CONGRESS -- It was the public's unhappiness with the war that led to the Democrats' takeover of Congress; now, with no clear solution in sight, the Democrats are feeling some of the public's ire as well.
Sixty-three percent of Americans disapprove of how the Democrats in Congress are handling the war in Iraq -- nearly as many as the 68 percent who disapprove of how Bush is handling it. In a spillover view, 60 percent also disapprove of how the Democrats are handling the U.S. campaign against terrorism, up 13 points from April.
Forty-nine percent of Americans say the Democrats have done too little to try to get Bush to change his Iraq policies. This sentiment spikes in the party itself; among Democrats, 61 percent say their party hasn't done enough to try to move Bush on Iraq.
Disapproval of Congress overall -- not specifically the Democrats -- has gained 10 points this year, from 50 percent in January to 60 percent now.
Still, the Democrats are in far better shape than their counterparts. While 51 percent disapprove of how the Democrats in Congress are handling their jobs, that jumps to 64 percent disapproval of the Republicans. And it's the Republicans' disapproval that's risen most recently -- by six points since June.
As Bush's fate goes, so goes not only his party's, but (roughly) his vice president's: Just 34 percent approve of how Dick Cheney is handling his job, while 59 percent disapprove. Cheney, though, does not generate the intensity of disapproval that Bush does -- 41 percent disapprove strongly, compared with Bush's 52 percent strong disapproval.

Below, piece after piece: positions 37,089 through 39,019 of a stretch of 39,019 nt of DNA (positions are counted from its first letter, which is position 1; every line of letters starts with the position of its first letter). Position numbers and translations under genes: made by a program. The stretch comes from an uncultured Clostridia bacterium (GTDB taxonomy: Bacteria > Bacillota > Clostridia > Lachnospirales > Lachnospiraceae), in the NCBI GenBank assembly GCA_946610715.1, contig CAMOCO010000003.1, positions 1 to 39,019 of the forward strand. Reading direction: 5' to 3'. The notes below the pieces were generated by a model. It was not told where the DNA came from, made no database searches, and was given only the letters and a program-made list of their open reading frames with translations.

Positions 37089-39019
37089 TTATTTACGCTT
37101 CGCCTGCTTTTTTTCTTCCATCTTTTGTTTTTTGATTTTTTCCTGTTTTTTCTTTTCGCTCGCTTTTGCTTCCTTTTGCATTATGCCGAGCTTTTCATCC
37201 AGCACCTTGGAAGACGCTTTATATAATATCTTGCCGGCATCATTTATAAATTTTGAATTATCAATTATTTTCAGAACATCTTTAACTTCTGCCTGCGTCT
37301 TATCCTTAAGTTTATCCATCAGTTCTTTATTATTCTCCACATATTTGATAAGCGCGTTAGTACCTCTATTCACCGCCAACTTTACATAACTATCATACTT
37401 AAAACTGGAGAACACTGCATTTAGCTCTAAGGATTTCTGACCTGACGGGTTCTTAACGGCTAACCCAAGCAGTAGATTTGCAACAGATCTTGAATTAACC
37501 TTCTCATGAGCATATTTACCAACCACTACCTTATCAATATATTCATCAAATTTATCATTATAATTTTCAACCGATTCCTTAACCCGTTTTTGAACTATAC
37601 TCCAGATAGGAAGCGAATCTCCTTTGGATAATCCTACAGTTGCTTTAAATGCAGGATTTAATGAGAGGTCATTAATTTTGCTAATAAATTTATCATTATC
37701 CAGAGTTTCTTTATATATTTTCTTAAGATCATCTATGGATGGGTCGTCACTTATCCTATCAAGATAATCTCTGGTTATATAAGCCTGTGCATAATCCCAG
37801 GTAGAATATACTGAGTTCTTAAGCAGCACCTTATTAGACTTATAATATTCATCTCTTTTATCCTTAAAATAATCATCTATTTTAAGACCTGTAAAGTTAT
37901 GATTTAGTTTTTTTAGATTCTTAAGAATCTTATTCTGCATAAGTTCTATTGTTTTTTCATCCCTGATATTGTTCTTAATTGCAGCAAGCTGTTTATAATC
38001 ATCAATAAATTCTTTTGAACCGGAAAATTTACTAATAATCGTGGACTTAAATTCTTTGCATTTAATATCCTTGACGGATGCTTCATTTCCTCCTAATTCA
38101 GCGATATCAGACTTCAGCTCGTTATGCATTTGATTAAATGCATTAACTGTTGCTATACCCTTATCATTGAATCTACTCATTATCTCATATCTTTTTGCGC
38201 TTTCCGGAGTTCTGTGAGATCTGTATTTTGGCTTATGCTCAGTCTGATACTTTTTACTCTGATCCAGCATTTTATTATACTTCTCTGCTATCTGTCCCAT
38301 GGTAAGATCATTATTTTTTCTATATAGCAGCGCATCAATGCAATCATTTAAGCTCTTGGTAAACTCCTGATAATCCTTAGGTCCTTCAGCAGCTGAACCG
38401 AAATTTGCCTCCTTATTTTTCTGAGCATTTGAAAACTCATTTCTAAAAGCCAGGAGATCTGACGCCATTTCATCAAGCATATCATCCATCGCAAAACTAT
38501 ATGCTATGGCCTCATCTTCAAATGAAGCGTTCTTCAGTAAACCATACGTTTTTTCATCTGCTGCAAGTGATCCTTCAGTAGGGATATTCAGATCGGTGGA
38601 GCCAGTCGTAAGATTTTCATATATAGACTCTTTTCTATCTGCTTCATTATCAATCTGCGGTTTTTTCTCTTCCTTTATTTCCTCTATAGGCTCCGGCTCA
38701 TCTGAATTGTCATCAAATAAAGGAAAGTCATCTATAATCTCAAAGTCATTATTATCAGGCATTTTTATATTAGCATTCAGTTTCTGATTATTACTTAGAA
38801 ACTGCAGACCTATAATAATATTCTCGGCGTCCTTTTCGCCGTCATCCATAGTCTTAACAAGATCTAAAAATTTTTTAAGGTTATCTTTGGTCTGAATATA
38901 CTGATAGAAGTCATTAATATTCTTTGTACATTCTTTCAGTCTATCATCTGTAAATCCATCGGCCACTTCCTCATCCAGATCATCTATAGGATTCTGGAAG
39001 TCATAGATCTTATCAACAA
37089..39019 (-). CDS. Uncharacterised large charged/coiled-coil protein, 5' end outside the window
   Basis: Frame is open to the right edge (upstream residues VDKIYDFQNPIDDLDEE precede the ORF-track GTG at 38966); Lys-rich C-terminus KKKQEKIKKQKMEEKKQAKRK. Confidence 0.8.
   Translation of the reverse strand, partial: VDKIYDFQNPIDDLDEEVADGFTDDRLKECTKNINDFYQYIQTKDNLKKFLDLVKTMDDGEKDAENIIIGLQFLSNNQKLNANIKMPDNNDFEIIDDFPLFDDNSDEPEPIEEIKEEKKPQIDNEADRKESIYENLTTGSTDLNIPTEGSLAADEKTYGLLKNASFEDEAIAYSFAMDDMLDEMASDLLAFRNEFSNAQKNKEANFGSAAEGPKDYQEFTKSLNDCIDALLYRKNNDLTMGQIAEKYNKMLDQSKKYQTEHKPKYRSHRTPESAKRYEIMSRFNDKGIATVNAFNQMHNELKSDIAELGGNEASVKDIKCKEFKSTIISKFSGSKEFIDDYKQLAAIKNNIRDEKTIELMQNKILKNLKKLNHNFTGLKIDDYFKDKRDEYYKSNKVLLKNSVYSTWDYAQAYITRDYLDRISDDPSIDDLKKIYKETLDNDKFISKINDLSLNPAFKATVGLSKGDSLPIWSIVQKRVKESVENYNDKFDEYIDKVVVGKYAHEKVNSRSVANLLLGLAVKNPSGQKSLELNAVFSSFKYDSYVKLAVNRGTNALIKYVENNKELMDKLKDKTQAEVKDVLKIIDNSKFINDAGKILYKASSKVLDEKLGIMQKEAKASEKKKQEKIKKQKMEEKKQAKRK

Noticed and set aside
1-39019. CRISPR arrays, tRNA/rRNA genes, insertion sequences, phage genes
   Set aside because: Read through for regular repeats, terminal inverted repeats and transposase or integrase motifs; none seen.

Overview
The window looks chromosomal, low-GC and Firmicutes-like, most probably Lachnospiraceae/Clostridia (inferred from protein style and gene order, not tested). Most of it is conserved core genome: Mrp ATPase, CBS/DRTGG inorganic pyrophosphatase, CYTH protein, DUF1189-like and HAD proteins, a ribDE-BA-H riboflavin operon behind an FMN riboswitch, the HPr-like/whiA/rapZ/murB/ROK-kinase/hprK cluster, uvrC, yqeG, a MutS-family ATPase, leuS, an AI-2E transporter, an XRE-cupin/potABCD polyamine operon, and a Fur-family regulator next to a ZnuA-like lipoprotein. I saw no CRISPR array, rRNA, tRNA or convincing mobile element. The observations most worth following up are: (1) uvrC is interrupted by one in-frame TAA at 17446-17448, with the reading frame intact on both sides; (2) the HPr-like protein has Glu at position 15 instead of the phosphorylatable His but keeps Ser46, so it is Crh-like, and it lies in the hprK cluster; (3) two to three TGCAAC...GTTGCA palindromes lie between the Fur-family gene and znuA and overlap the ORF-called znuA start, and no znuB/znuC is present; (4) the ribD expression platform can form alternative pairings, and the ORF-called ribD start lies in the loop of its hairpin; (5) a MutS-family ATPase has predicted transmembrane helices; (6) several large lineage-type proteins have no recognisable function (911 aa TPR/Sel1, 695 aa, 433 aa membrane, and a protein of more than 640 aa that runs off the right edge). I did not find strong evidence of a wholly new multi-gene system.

OTHER ISSUES -- While the war in Iraq is the 800-pound gorilla in public attitudes about Bush, he's hurting on other fronts as well. Fifty-six percent, a record high, disapprove of how he's handling the broader U.S. campaign against terrorism -- once the cornerstone of his presidency, and the issue that cemented his re-election in 2004.
Moreover, perhaps linked to his pardon of Scooter Libby, a record 65 percent disapprove of how Bush is handling ethics in government, up eight points since April.
PARTISANSHIP -- Partisanship remains rife. While a majority of Republicans say Bush is not willing enough to change his war policies, most stick with him otherwise. Seventy-seven percent of Republicans approve of his job performance overall, 73 percent approve of his work specifically on Iraq (though fewer than half strongly approve), and 65 percent say Bush -- not Congress -- should have final say on when the troops are withdrawn.
On each of these, Democrats are diametrically opposed, and independents side heavily with the Democrats
FAMILY/FRIENDS -- A final result shows the extent to which the Iraq war has touched American families. Forty-four percent in this survey say they, or a close personal friend or family member, has served in the U.S. military in Iraq since the war began.
There are some attitudinal differences among people with this personal connection to the war. While 57 percent say the war was not worth fighting, that compares to 69 percent of other Americans. Sixty-one percent disapprove of how Bush is handling it, compared with 75 percent among other Americans.
But -- closer to others' views -- 76 percent of those with a friend or family member who's served say Bush has not been willing enough to change his war policies. And 60 percent say Congress, not the president, should have final say on bringing the troops home.
METHODOLOGY -- This ABC News/Washington Post poll was conducted by telephone July 18-21, 2007, among a random national sample of 1,125 adults. Additional interviews were conducted with an oversample of randomly selected African-Americans for a total of 210 black respondents. The results have a three-point error margin. Sampling, data collection and tabulation by TNS of Horsham, Pa.